The U.S. Federal Trade Commission (FTC) has settled a case it filed against spammers who collected consumers’ personal information, including credit card information, by sending unsolicited commercial e-mails that told people they had to supply the data or lose access to the Internet.
The settlement with Robert Stout, doing business as Global Internet Federal Registry, and Donald J. Lytle, an officer and director of Get Out From Under.com, permanently bars the defendants from misrepresenting themselves in any advertising, marketing, promotion, distribution or sale of any products or services via the Internet, and from using any personal information collected under false pretenses, the FTC said.
According to the FTC, the defendants in the case already agreed to destroy the personal information they collected as a result of the deceptive e-mails, shortly after the case was brought in October 1999.
FTC staff attorney Janet Evans told the E-Commerce Times Monday that there was no financial redress, or money damages, paid as part of the settlement.
“Financial redress depends on if there was financial injury to consumers,” Evans said. “In this particular case we got them very early so there wasn’t a need for that. In a lot of cases, we are getting substantial redress.”
Signing Up Surfers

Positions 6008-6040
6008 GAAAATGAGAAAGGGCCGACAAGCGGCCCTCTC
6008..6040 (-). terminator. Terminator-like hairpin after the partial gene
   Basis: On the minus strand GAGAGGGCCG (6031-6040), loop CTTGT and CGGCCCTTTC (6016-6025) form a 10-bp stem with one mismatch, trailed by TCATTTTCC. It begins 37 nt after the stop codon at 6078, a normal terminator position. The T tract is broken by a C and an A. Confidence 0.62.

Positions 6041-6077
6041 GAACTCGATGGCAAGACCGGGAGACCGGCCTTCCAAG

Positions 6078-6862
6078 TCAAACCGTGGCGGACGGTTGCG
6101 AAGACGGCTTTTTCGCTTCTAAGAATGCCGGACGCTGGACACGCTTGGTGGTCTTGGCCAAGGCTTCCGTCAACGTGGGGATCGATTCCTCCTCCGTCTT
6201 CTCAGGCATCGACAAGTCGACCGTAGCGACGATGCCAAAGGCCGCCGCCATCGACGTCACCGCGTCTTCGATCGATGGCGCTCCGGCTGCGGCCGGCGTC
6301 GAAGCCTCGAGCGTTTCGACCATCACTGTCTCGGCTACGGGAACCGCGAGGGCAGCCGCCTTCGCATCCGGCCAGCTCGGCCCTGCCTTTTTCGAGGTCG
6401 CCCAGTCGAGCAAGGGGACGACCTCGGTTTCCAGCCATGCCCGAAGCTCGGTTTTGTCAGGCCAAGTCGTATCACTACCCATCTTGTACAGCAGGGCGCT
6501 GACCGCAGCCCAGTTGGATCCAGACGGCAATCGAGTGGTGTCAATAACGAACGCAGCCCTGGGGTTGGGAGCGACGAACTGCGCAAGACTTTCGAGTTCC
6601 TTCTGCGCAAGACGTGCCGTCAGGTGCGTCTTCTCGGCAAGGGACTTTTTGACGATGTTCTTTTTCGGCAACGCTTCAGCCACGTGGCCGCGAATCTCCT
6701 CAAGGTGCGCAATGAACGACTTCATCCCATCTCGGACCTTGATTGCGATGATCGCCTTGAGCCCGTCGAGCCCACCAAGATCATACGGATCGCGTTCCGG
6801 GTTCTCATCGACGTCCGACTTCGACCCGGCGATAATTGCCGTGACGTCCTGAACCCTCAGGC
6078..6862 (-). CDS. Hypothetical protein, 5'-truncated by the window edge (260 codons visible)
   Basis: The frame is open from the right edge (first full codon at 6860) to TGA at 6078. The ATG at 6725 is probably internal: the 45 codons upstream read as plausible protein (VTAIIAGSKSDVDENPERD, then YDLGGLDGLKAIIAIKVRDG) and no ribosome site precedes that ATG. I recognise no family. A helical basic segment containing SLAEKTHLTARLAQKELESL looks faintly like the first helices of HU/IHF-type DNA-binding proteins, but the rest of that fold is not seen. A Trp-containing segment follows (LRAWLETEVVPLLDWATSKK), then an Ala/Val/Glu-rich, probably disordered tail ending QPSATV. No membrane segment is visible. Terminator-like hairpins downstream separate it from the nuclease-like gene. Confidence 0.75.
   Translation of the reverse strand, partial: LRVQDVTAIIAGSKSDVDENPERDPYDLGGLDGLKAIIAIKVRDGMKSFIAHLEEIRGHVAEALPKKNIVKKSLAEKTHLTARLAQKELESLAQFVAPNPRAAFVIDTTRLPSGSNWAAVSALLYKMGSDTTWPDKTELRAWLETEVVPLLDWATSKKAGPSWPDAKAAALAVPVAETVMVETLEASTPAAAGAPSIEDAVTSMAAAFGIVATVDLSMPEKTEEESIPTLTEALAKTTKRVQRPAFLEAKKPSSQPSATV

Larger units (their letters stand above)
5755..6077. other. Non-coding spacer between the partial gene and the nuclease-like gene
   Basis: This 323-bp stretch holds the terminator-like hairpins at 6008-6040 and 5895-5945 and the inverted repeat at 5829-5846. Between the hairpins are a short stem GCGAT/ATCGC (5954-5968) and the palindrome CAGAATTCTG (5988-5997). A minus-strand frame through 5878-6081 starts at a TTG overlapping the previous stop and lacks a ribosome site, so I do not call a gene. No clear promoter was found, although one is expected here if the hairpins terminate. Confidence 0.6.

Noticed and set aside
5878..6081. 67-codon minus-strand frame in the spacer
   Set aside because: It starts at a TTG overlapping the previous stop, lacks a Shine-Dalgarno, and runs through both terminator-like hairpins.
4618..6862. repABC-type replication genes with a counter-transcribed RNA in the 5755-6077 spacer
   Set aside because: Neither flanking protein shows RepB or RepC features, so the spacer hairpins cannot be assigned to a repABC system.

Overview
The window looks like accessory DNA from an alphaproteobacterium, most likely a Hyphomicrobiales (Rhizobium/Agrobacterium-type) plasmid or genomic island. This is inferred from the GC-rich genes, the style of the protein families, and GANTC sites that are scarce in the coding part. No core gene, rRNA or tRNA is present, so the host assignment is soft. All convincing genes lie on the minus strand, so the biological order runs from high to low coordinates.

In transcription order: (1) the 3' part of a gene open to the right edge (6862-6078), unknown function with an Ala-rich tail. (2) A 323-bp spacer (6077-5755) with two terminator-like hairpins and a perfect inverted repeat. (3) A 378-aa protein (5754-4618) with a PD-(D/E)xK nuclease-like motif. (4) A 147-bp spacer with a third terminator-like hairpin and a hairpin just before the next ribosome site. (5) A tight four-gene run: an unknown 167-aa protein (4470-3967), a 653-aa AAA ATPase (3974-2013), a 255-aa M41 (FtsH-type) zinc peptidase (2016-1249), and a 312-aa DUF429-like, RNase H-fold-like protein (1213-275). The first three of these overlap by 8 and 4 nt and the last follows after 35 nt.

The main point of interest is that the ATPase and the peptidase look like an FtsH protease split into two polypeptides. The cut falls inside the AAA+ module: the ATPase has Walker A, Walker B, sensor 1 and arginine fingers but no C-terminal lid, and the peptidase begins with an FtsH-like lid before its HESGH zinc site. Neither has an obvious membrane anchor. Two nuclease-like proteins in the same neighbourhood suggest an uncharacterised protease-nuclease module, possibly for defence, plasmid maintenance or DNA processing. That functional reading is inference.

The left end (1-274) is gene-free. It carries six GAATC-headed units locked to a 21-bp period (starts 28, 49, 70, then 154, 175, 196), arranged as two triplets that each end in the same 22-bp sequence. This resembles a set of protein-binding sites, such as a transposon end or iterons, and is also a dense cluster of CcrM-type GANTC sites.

The defendants in the case allegedly sent unsolicited commercial e-mails to Internet news groups, falsely notifying members that because of the Children’s Online Privacy Protection Act, consumers were required to certify their age in order to maintain access to the Internet.
Newsgroup readers were then instructed in the e-mail to go to Global’s Web site, where they were told they needed to fill out the site’s application form because, “all Internet users are required to register here for Internet licensing.”
Included on the form were sections collecting consumers’ names and addresses, as well as credit card numbers and expiration dates, the FTC said.
Sending A Message
Evans said that there are no “typical” types of spamming cases prosecuted by the FTC.
“There’s no similar pattern,” Evans said. “Fraud organizations are endlessly creative. We make a real effort to target different types of fraud in order to best get the word out of what types of practices are acceptable.”
In fact, Evans said, the FTC generally does not pursue the issue of unsolicited commercial e-mail unless the communication involves false or deceptive content, or touches on privacy concerns. The problems caused by those companies that send out thousands of unsolicited e-mails to consumers raise an issue for Congress to handle, Evans said.
In January 2000, the FTC settled a case with Reverseauction.com in a similar manner. In its complaint, the FTC alleged that ReverseAuction obtained information about eBay users by registering itself as an eBay user and agreeing to be bound by the terms of eBay’s user agreement.
After it obtained the names, the complaint said,ReverseAuction sent e-mails to eBay users telling them their user IDs were about to expire, and promoting ReverseAuction’s competing site.
ReverseAuction was required to eliminate any personal data they obtained as a result of the e-mails, as well as send follow up e-mail messages to any eBay consumer that had received the original unsolicited e-mail. ReverseAuction was also required to include privacy notifications in any of its messages to consumers.
In July 2000, eBay entered into a US$1.2 million lawsuit settlement with ReverseAuction.com.